Referring to FIGS. 6 and 7, the slot sidewalls 29,30 have a plurality of support structures 38 with each support structure 38 adapted for holding and supporting a compact disc case 26 in a horizontal plane. In a preferred embodiment, the support structures 38 are ledges 40 which extend outwardly from the slot sidewalls 29, 30 for engaging outer edges 42 of the compact disc cases 26.
In an alternative embodiment shown in FIG. 1, the support structures 38 are plate members 44 that extend horizontally between the slot sidewalls 29, 30. In yet another embodiment of the structure 10 shown in FIG. 3, plate members 45 having exposed side edges 47 are provided for extending from the housing 16 in a cantilever fashion above slot 24. In this embodiment, the overall desired shaped of the building did not provide for a slot 16 to extend upwardly for the entire length of the housing 16, so providing plate members 45 having spaces 46 therebetween sized to receive compact discs allows for a pleasing appearance in addition to the added functionality.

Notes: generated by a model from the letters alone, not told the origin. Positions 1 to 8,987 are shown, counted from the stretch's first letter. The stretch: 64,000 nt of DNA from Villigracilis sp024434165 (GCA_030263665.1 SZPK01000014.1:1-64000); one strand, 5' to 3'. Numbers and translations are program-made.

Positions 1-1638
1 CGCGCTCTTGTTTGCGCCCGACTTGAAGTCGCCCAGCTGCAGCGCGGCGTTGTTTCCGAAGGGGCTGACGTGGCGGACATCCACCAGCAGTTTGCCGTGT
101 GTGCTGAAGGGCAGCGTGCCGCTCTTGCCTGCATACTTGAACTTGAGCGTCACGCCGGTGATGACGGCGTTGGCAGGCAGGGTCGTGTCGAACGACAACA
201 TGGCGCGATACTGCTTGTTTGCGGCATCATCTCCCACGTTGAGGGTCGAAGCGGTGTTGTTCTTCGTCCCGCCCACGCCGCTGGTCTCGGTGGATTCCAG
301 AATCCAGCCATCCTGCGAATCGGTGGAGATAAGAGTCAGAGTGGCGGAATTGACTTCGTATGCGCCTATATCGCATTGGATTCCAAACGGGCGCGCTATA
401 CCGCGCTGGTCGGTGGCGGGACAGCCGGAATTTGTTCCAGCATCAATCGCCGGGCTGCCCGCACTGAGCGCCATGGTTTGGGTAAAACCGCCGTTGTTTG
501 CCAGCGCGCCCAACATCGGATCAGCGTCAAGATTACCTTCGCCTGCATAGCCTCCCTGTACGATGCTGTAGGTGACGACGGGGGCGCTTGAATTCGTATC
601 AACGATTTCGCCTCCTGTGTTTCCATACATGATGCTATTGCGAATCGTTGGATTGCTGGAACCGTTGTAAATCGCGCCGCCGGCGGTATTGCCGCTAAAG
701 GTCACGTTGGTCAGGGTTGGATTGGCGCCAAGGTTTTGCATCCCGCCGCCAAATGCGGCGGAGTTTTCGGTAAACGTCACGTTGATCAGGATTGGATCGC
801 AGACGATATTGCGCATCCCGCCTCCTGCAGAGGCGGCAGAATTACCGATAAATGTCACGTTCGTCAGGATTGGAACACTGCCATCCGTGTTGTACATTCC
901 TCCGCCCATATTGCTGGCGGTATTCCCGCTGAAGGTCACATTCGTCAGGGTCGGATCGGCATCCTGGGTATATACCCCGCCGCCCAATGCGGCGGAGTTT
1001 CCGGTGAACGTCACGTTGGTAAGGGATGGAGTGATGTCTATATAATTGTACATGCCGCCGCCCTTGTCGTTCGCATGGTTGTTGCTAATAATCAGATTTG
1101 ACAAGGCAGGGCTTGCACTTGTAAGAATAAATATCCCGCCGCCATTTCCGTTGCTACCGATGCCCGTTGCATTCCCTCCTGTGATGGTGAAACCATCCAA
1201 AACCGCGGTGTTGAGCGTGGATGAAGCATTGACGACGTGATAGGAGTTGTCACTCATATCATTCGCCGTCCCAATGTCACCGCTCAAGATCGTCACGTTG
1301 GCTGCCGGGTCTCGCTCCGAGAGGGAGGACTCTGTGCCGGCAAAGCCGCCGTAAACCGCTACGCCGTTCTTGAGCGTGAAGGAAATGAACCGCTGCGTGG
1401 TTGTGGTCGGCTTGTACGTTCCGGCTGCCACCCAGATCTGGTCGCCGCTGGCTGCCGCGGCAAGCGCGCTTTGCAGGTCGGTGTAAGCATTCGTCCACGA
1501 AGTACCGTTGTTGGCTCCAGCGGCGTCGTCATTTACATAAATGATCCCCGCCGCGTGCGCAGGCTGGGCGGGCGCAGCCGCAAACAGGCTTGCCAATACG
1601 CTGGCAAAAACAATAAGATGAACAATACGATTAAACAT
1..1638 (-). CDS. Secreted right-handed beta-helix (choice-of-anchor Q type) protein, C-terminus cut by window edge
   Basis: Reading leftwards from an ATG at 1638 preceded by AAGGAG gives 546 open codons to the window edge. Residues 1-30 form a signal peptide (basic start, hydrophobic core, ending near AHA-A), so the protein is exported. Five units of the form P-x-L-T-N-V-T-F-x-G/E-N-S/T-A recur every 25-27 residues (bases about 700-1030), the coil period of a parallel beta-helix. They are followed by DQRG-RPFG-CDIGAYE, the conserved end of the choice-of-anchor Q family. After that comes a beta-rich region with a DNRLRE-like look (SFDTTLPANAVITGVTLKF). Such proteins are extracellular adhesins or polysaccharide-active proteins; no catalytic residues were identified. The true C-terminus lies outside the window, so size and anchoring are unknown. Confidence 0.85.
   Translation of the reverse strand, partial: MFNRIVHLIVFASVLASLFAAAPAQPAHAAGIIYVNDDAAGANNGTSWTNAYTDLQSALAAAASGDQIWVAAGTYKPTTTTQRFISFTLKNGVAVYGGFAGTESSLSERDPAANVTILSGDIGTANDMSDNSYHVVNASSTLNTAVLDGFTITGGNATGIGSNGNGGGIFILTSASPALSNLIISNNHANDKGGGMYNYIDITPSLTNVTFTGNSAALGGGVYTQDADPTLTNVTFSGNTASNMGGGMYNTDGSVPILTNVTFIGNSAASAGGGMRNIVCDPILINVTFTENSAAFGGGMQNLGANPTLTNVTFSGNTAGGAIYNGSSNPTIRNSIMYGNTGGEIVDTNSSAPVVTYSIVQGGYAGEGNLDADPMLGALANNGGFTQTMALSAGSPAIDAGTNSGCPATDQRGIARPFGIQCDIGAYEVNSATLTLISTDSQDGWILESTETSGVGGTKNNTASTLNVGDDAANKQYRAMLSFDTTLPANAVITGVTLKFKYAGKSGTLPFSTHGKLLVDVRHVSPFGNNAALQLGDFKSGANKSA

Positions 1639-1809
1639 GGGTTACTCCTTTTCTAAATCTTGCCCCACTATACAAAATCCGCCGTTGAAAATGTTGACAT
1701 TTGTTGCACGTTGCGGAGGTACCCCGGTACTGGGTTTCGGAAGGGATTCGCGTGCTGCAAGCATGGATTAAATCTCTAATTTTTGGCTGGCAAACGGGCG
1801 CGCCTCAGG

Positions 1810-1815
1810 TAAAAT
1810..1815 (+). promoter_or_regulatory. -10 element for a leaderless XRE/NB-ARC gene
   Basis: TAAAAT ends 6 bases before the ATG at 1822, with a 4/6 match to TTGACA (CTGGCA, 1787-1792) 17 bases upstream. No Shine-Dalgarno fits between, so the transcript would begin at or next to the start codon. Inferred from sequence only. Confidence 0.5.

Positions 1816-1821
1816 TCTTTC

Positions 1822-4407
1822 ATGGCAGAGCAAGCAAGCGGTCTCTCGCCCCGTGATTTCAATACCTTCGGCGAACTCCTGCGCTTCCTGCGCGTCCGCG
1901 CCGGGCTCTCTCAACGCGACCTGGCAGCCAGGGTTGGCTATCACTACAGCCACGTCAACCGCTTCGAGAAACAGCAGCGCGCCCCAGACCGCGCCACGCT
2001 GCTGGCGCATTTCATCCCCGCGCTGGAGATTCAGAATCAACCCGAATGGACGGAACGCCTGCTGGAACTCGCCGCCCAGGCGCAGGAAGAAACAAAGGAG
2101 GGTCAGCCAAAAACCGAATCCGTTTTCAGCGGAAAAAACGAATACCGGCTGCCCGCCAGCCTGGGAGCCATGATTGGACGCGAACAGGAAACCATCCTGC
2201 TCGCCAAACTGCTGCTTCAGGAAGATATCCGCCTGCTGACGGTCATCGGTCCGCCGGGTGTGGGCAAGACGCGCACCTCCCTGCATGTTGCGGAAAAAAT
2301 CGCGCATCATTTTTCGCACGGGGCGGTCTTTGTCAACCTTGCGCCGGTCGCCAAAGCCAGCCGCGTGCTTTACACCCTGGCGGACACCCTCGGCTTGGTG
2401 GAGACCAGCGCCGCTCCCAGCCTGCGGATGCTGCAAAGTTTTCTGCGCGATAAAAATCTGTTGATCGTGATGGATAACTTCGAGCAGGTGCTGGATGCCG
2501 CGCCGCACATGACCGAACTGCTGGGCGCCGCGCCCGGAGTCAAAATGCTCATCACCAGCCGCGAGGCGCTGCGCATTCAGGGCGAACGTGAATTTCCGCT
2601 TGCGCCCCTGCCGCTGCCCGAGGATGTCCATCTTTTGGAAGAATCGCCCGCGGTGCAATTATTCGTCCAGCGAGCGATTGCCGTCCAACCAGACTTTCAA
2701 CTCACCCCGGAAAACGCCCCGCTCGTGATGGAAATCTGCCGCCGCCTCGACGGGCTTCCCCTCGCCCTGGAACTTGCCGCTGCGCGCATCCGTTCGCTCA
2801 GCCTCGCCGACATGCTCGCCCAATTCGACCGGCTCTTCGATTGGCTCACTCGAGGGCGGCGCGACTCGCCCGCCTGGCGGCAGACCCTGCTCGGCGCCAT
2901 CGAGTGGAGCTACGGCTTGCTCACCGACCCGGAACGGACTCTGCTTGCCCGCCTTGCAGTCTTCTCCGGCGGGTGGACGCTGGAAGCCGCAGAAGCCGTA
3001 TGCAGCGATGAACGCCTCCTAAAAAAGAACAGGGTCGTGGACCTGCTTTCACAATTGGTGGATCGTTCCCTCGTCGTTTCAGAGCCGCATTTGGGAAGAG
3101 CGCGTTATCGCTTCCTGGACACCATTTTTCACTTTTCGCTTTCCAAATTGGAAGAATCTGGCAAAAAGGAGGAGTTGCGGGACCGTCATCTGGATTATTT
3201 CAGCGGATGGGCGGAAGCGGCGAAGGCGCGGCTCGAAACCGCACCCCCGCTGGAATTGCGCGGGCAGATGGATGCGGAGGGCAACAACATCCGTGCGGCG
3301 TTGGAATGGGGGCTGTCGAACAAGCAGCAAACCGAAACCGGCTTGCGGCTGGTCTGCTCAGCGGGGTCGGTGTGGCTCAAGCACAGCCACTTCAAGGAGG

The plurality of support structures 38 are in a spaced apart relationship to one another which corresponds in the preferred embodiments to the height of a conventional compact disc case. The structures 38 may also be spaced to allow for the height of a conventional double compact disc case.
Referring to FIG. 6, the housing 16 has a plurality of apertures 48 extending therethrough. The apertures 48 are preferably rectangular shaped in that they resemble windows and are arranged in a grid like configuration forming vertical rows 50 and horizontal rows 52 of apertures 48 on the sidewalls 20.